Electric vehicle charging guide for cities
Global electric vehicle uptake has grown an average of over 60% per year from 2013 to 2018, to about 5 million light-duty electric vehicles on roads around the world. Public charging infrastructure has also grown an average of over 60% annually over the same period, reaching 600,000 charge points at the end of 2018. However, there remains considerable uncertainty around the ideal amount and type of charging infrastructure needed, and how to finance and manage the charging network.
This report summarizes research and trends in the top electric vehicle markets around the world. The research identifies the following insights:
Much more charging of all kinds is needed to enable a full transition to electric vehicles. To meet ambitious electric vehicle goals and ensure flexibility for all drivers, cities will need many more charging points in public, at homes, and at workplaces—up to a 20% growth in charge points each year. Ideally, charging infrastructure would grow approximately proportional to the electric vehicle stock, but additional public charging, including DC fast charging, can also fill in gaps when private home and workplace charging is infeasible in particular settings.
Each city can plan for its unique charging needs. The mix of a city’s charging needs, such as public and private points, or regular and fast charging options, should be assessed based on each city’s local factors, including housing stock, commuting patterns, vehicle mix, electric vehicle growth expectations, and the electrical grid.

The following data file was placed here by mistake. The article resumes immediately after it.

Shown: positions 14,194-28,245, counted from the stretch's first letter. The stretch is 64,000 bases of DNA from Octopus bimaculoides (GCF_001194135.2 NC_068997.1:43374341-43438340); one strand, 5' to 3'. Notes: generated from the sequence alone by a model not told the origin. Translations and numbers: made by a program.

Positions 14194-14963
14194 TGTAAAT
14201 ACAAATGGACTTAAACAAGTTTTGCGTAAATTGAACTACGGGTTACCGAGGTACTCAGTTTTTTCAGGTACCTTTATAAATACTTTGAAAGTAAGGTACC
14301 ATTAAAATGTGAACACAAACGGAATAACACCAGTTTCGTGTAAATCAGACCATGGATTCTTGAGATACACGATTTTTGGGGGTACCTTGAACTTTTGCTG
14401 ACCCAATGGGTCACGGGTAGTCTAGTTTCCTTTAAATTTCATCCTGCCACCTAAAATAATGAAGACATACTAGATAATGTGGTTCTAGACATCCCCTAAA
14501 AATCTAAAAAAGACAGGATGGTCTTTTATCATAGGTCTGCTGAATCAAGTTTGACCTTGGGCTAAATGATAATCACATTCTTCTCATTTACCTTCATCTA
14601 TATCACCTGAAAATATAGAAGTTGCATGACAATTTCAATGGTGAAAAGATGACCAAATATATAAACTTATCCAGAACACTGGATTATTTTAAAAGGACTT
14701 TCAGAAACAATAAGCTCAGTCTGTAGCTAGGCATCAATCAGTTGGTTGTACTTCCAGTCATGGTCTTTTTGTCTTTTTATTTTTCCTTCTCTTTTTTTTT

Many policies can accelerate the pace of charging deployment. Cities have a number of tools they can implement to accelerate the construction of infrastructure by a range of different charging providers. This includes electric vehicle-ready building codes to reduce future costs; streamlined permitting processes and pre-approval of sites to draw private investment; targeted, easy-to-access incentives to fill difficult-to-reach segments; policies to encourage the electrification of ride-hailing and private-hire vehicles to encourage high-utilization business cases; and working closely with electric utilities and grid operators to reduce stress on the grid.
The report also identifies opportunities for city governments to support the continued growth of their charging infrastructure and the electric vehicle market. Based on the experiences of leading cities, it identifies a pathway to constructing a successful charging infrastructure strategy, as shown in the Figure below: